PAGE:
- Assessing the Potential
- Preparing the Groundwork
- Managing the Execution
To start answering the above two questions, let me highlight some of the findings made when evaluating the Smart Lighting project of Lausanne along the first chord, assessing the potential.
Regarding the technology, a key criteria was to select an open system and avoid being locked with a single lighting manufacturer. The city launched a CTI (Commission for Technology and Innovation) project, which included the startup Novacess, to come up with an open and secure solution to manage street lights.
Regarding the business case, it is interesting to look at the two migration possibilities. When comparing the cost reduction of replacing only the sodium lamps by LED or adding connectivity, the result is the following: The introduction of LED brings a reduction of 26% of the total cost. If we add the connectivity, we can double the savings and therefore reduce the overall cost by 54%. The additional savings comes from the dynamic management of light intensity, inspection reduction and remote configuration of the lamp.
On the investment side, the replacement of all lamp poles would cost around 8.5 million CHF. The extra investment to get them connected is equal to 2.65 million CHF.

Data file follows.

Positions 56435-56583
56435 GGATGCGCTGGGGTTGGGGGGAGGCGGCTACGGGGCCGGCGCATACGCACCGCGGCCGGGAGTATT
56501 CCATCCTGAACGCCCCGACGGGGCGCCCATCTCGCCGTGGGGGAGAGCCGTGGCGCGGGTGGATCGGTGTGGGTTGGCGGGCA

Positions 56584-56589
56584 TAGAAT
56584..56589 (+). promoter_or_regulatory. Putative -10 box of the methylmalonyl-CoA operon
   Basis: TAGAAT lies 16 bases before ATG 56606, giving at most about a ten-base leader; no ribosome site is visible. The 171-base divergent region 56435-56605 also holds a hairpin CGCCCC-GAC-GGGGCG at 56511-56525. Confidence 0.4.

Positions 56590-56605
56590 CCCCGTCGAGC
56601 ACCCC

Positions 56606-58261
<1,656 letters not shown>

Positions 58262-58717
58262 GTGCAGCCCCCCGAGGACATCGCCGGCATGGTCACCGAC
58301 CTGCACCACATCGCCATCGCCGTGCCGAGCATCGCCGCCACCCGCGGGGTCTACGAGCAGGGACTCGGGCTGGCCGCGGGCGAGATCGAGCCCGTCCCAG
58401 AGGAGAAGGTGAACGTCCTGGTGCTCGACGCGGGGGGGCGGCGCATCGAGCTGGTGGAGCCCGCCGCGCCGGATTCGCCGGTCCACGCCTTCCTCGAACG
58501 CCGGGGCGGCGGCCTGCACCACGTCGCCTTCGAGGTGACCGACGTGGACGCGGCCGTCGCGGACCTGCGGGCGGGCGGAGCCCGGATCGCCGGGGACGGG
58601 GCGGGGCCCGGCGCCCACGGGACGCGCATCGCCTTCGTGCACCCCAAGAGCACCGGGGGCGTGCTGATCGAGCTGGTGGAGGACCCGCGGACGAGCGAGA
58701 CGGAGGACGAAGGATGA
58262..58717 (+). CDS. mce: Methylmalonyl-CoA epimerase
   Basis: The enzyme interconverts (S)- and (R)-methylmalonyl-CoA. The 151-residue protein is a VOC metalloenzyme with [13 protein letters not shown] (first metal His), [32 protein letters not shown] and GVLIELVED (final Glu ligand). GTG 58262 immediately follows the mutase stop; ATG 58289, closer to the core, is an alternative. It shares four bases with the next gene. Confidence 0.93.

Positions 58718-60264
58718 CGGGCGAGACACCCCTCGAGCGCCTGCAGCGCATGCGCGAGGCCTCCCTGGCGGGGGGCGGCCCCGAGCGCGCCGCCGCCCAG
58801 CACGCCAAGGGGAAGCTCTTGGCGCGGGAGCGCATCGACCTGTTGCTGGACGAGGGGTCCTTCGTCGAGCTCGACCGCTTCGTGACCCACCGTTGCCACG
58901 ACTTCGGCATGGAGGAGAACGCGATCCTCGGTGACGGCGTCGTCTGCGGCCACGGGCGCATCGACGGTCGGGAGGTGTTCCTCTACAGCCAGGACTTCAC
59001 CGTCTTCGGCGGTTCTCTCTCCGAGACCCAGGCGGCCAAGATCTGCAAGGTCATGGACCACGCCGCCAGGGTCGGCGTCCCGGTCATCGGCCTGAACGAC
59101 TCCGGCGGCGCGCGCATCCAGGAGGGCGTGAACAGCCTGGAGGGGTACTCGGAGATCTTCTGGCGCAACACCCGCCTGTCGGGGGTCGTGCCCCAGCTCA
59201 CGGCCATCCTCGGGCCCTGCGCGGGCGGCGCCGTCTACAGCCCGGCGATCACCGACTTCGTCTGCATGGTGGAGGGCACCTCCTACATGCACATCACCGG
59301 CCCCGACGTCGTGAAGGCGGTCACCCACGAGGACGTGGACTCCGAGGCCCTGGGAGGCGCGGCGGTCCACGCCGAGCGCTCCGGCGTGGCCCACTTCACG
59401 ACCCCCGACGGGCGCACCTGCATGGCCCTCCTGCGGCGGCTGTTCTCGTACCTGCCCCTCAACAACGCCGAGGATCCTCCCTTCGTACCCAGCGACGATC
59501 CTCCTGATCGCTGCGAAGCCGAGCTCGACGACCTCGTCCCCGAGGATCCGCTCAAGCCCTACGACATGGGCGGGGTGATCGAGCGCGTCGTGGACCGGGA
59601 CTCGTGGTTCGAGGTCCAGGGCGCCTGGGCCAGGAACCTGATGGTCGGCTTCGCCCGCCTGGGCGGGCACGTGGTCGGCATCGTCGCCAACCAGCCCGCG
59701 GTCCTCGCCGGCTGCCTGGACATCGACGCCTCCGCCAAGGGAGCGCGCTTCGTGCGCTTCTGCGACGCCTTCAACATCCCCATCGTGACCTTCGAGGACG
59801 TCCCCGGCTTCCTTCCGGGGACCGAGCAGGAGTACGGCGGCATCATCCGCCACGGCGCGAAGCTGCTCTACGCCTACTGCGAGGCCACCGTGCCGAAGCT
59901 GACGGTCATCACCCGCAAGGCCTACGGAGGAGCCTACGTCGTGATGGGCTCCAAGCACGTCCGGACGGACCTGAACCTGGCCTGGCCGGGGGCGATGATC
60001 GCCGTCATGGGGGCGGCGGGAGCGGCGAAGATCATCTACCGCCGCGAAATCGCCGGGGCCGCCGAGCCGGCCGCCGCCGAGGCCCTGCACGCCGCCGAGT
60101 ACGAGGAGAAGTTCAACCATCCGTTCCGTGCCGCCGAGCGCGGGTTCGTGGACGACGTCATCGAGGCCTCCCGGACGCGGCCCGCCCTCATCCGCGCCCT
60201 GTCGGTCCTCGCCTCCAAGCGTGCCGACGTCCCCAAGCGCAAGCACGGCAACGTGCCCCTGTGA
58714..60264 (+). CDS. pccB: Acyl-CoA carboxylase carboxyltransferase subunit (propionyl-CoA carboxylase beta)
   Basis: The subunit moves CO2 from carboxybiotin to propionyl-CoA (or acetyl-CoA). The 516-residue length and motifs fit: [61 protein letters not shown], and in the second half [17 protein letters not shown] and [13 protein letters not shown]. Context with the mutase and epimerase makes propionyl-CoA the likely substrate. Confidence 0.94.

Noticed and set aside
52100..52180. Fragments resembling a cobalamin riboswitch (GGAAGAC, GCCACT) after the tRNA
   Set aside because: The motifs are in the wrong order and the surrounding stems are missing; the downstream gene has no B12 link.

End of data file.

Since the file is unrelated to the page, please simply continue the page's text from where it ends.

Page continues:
Therefore, by introducing connected lamp poles, you can double the cost savings by increasing your investment by only 1/3.
The business case for connected LED lighting is therefore interesting, but connecting this urban infrastructure would open up even more opportunities.
Connecting lamp poles is only the starting point
Provided you have selected an open standard for connectivity, the next steps are to explore additional services that can leverage the same infrastructure and also run them though the Smart City Piano.
Lausanne has identified the following potential services, which can be grouped into two categories:
- Management of low voltage transformers
- Remote monitoring of electricity, water and gas (smart metering)
- Mobility information during construction work
- Introduction of auto-production of electricity (solar panel management)
These opportunities will be studied in more details in the coming months and they should enhance the overall business case.
In conclusion, we see that urban furniture like lamp pole is an interesting city asset that, if connected, can make a city more efficient: Firstly, it can significantly reduce the total cost of public lighting. Secondly, the connectivity opens further perspectives to offer new services. Our framework and the Smart City Piano provides a structured approach to embrace Smart City projects, evaluate their impact, identify synergies and increase the chance of success. We are currently applying our framework with cities and regions with the target to publish a second study with IMD that provides practical steps to make cites more attractive for their citizens though the use of digital technology.
Related post by Michel Pfäffli: How can cities really become smart?